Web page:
What's so bad if one-third of the time the team that gets the ball first drives all the way down and scores? If the other team couldn't stop them that 1/3 of the time, a reasonable argument could be made that they didn't deserve to win.

    Also, another flaw in that analysis, as was pointed out by a reader: this scenario only happens a given team half of 30% of the time, or 15% of the time. That's not so outlandish.

    And if the other 70% of the time both teams have possession of the ball, that's quite equitable in anyone's estimation.

    A coin toss is meant to provide fairness, but it only brings the illusion of fairness, for whoever wins the luck of the flip now has that supposed advantage. The coin toss adds a level of luck to the game that wasn't there.

    I like the idea of continuing to play at the end of regulation with whoever has the ball and where they have it, and keep playing until someone scores. In an attempt to make everything fair to both teams, the rulesmakers are stripping the game of true drama. Just let them keep playing and get out of the way.

    The Kansas Plan in college has many flaws. Has anyone noticed that it takes clock management out of the game? If we had to do something like the Kansas Plan, do this:

    Have each team take turns kicking off to the other. Just one time each. Give both teams unlimited downs until they score a touchdown. But they have all the normal rules of the game clock running, so whichever team can get in the end zone in the shortest amount of time wins. It would be a heck of a lot more interesting and require more overall skill than the Kansas Plan.

    The Kansas Plan also negates the defense, pinning them back on their own 25, which is already in field goal range. Run three plays for seven yards and you almost have a chip shot of a field goal.

    The Kansas Plan is too gimmicky, contrived, unimaginative, uninteresting, quirky, and formalized. Plus it doesn't look anything like the actual game, which is really bizarre. If they don't decide a winner in 60 minutes of regulation play, don't change the rules all of a sudden.

  95. James M says:

    I think Brian's suggestion in the original post of the college style overtime without Fgs or extra points is almost perfect, This eliminates the coinflip as being important as regardless of what the opponent does you need to score a TD (and often a 2pt conversion) to win or tie.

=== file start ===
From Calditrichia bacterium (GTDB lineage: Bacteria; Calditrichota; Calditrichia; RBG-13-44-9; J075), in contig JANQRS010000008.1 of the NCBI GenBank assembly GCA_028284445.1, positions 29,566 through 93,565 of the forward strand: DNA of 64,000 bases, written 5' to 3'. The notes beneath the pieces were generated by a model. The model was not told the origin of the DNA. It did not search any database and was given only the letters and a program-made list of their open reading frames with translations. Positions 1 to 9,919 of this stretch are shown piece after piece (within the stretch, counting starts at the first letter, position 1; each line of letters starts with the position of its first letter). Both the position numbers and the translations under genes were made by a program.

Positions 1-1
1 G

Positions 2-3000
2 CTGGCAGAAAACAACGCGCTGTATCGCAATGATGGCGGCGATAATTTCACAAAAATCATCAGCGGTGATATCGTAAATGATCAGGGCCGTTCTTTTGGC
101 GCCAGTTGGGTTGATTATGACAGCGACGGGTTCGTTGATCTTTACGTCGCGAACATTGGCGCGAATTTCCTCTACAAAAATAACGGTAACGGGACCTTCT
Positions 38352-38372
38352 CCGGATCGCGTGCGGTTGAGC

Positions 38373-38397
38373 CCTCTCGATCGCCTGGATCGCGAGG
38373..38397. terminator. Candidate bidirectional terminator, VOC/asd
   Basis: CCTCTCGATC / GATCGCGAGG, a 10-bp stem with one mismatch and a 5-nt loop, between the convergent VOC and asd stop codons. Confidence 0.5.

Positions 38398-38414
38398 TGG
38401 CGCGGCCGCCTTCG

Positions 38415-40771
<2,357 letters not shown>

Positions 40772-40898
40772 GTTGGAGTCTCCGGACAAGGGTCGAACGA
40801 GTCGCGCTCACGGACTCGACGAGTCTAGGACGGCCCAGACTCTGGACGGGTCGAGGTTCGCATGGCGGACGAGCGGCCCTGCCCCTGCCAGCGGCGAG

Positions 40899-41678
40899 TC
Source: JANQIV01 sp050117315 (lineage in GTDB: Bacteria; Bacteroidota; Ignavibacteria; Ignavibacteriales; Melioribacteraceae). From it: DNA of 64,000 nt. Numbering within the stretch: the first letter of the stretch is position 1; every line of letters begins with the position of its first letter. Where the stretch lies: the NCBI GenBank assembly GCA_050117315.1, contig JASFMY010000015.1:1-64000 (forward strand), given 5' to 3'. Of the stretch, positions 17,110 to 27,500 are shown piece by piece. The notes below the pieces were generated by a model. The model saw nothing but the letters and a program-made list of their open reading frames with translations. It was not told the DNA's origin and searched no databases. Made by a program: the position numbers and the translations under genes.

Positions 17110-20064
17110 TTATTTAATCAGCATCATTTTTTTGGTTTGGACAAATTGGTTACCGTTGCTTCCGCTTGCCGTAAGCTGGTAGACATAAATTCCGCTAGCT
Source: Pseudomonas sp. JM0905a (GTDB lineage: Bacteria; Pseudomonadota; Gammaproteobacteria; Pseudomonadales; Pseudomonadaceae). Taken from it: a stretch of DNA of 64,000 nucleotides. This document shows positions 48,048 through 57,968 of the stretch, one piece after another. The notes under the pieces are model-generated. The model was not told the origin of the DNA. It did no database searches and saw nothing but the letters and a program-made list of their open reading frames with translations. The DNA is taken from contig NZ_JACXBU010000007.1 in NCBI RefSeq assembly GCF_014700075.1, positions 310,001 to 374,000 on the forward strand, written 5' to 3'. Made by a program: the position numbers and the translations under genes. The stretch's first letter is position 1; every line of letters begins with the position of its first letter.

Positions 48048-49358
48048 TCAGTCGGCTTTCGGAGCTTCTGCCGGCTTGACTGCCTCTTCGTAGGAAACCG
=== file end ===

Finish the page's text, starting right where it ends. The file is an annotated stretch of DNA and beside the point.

The only tweak I would make is to start with first and goal on the 10 yard line rather than 1st and 10 on the 25. I would prefer to see the game settled near the goal line then a team cautiously positioning the ball in the middle of the field to allow an easier FG.

  96. Anonymous says:

    Perhaps keep the current system, but the QB of the team that receives the ball in OT has to hammer three tall boys of beer before he comes out to lead his offense...

  97. Anonymous says:

    You know that "30% of games end with only one team getting a chance on offense" stat includes games that end on a touchdown. So the Dreaded "win Coin Flip kick FG and win" event happens somewhere less than 25% of the time. That is not enough of an occurrence to warrant any rules change. Sudden Death Overtime was the superior method and needs to be restored. Mathematically challenged idiots like you are ruining football.

  98. Eli says:

    Or what's all that bad if it is a tie? The NFL already has gone to a two point conversion (a good move, IMO) so coaches can often avoid OT, but I don't like the college way of doing things, it's like playing a game of 'horse' to decide who wins a basketball game. I don't like changing the fundamental rules on the field in overtime.

    Instead, play one 15 minute OT period in the NFL, and if it's still tied (however that happens) at the end, then the game is a tie. Oh, well, sometimes that's what happens.

  99. sprouts says:

    I am one of those that hate the NCAA format. "It is not real football. I refuse to watch it. I would much prefer college games to end in a tie.

    If the coin toss is so terrible and the game must be decided I would make another suggestion. Simply continue the game until someone scores. I.E. the fourth quarter is simply extended beyond the 15 minute mark. There is no stoppage in play. There is no coin flip. No kick off. Whoever is in possession maintains possession at the same spot (field position) and same down situation. Play On.